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Atlas, Newpath throw $125M behind a new approach to gene editing from the field’s biggest names

Nov 17, 2021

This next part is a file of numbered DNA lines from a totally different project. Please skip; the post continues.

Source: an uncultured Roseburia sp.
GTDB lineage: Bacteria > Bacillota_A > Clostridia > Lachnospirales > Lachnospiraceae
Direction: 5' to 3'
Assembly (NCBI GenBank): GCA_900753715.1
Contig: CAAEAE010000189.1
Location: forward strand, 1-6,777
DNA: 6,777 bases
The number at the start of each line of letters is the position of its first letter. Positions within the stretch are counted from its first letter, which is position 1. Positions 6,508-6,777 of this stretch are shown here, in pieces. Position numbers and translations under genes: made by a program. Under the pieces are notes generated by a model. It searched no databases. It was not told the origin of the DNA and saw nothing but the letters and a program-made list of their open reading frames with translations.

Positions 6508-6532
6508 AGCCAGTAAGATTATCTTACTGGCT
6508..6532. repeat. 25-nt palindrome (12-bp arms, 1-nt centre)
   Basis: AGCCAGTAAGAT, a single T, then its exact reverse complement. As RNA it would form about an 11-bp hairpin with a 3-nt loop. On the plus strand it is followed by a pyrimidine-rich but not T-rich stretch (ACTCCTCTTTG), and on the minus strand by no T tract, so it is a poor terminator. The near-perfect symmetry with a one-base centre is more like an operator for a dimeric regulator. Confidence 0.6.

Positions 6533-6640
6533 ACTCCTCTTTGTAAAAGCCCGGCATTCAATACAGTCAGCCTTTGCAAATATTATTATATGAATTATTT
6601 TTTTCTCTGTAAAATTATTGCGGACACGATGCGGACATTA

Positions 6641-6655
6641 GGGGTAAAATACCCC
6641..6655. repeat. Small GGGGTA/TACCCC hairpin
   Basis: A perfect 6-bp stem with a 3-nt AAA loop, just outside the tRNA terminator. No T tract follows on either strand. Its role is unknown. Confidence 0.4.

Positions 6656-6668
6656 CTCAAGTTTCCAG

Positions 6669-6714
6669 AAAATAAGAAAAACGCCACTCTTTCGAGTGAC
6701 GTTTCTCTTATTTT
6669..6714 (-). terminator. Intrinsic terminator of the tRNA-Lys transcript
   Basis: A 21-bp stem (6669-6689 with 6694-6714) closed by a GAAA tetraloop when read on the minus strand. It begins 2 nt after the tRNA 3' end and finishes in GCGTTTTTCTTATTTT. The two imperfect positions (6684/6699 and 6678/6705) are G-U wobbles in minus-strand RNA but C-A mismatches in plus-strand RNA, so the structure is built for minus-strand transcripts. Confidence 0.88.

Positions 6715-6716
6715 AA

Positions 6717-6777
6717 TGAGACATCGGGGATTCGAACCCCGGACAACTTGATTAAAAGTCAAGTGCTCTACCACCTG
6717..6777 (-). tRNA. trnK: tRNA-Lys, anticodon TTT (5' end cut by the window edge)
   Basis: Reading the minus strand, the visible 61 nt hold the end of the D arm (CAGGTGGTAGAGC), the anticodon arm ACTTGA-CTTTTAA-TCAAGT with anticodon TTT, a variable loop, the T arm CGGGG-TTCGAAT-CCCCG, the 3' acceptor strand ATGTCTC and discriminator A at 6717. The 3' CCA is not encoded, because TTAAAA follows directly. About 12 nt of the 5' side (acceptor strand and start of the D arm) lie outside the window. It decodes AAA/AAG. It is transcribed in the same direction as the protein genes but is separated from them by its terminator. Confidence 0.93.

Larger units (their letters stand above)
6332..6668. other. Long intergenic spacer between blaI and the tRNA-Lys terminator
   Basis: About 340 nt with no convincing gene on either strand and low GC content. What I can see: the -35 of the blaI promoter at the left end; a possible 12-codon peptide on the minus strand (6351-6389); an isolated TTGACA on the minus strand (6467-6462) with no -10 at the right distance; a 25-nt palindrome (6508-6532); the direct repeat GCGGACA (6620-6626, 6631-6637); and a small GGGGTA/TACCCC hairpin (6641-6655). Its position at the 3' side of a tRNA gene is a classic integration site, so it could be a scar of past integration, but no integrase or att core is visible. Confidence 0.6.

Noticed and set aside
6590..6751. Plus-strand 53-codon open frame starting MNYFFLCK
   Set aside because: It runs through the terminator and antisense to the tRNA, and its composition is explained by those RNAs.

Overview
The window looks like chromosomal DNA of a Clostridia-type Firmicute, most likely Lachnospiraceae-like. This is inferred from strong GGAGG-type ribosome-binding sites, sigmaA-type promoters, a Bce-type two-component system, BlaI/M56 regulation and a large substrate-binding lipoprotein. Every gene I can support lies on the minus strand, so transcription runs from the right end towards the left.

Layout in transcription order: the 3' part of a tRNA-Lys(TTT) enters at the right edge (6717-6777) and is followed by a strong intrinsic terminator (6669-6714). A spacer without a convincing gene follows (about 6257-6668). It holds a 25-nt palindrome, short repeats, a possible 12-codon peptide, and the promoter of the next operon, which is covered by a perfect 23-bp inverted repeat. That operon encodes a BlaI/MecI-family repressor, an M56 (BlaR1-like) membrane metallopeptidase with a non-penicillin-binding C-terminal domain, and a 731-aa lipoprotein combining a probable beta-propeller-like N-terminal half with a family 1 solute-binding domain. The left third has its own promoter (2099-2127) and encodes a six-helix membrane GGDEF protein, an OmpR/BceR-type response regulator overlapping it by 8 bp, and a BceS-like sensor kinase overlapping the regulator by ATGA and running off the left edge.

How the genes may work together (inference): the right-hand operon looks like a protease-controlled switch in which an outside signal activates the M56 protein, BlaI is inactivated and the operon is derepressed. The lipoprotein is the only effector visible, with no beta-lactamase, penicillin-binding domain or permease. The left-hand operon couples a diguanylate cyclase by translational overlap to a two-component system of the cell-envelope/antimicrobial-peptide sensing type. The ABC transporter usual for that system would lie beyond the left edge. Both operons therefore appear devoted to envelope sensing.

Jason Mast Editor A handful of the world’s most prominent gene editing-focused academics have been working for over a year on a new company built around a new approach for modifying DNA to treat disease. Known as Chroma Medicine, it launched on Wednesday with $125 million in early funding from Atlas, Newpath, Cormorant and several other VCs. Chroma will focus on a markedly different way of modifying the genome than most of the gene editing biotechs that have arisen since CRISPR was pioneered nearly a decade ago. Instead of trying to erase or rewrite portions of a patient’s actual DNA — those As, Ts, Cs and Gs — Chroma will try to change the way that DNA is expressed in the cell. Keep reading Endpoints with a free subscription Unlock this story instantly and join 123,400+ biopharma pros reading Endpoints daily — and it's free. SIGN UP Jason Mast Editor A few weeks after Jennifer Doudna introduced CRISPR/Cas9 genome editing to the world, one of her old students decided to take the central part of the biology-altering invention and kill it. CRISPR/Cas9, as the name implies, is a two-part system: a string of letters called a guide RNA, that says where to cut the DNA. And an enzyme, Cas9, that does the cutting. Often compared to molecular scissors, it was the first system that allowed researchers to cut DNA with ease and precision, promising potential cures for genetic diseases such as sickle cell and cystic fibrosis. Premium subscription required Amber Tong Senior Editor A month after conceding a mid-stage failure, Roche is dropping the Covid-19 antiviral pill it was jointly developing with Atea. The little biotech, which had received $350 million cash upfront from Roche last October and raised another $215 million earlier in the pandemic, said it has both the financial resources and talent to carry on with a planned Phase III trial and eventually steer the drug, AT527, to market. Roche had originally bought in to grab the ex-US rights. Keep reading Endpoints with a free subscription Unlock this story instantly and join 123,400+ biopharma pros reading Endpoints daily — and it's free. SIGN UP Max Gelman Editor By most accounts, the biotech sector has boomed throughout the Covid-19 pandemic, particularly for companies looking to go public through a traditional IPO or the ever-more-popular SPAC route. But as one Flagship biotech found out, some of the luster might be wearing off. Valo Health and its SPAC partner , the first of Khosla Ventures’ three blank check companies, called off their merger late Monday in a statement citing only the vague “current market conditions” as the reason. The termination came just one day before a shareholder meeting where a vote on the merger was expected. Read More Nicole DeFeudis Editor About a week after Pfizer asked regulators to expand its Covid-19 booster shot EUA to include all adults, the CDC’s Advisory Committee on Immunization Practices has scheduled a meeting to discuss the idea. ACIP will meet this Friday , and is expected to give an official recommendation soon after, The Associated Press reported on Tuesday. Pfizer and BioNTech’s booster shot is currently authorized for those 65 years and older, or at high-risk of a Covid infection, including health care workers and others with occupational hazards. Before deciding on those limitations, the FDA’s advisory committee on Vaccines and Related Biological Products (VRBPAC) roundly rejected Pfizer/BioNTech booster shots for all individuals older than 16 by a 16-2 vote. Read More Amber Tong Senior Editor Can injecting messenger RNA directly into the heart of patients who’ve experienced heart failure help repair the organ? More than three years after AstraZeneca and Moderna launched a first-of-its-kind Phase II trial to test the idea, the pair has now shown the procedure is at least safe. In a Phase II trial dubbed EPICCURE, seven were treated with AZD8601 — mRNA-encoding vascular endothelial growth factor (VEGF-A) — while four were given placebo. After six months of follow-up, investigators concluded the drug met the primary endpoints on safety and tolerability, while the exploratory efficacy analyses support further clinical evaluation. Keep reading Endpoints with a free subscription Unlock this story instantly and join 123,400+ biopharma pros reading Endpoints daily — and it's free. SIGN UP LOG IN

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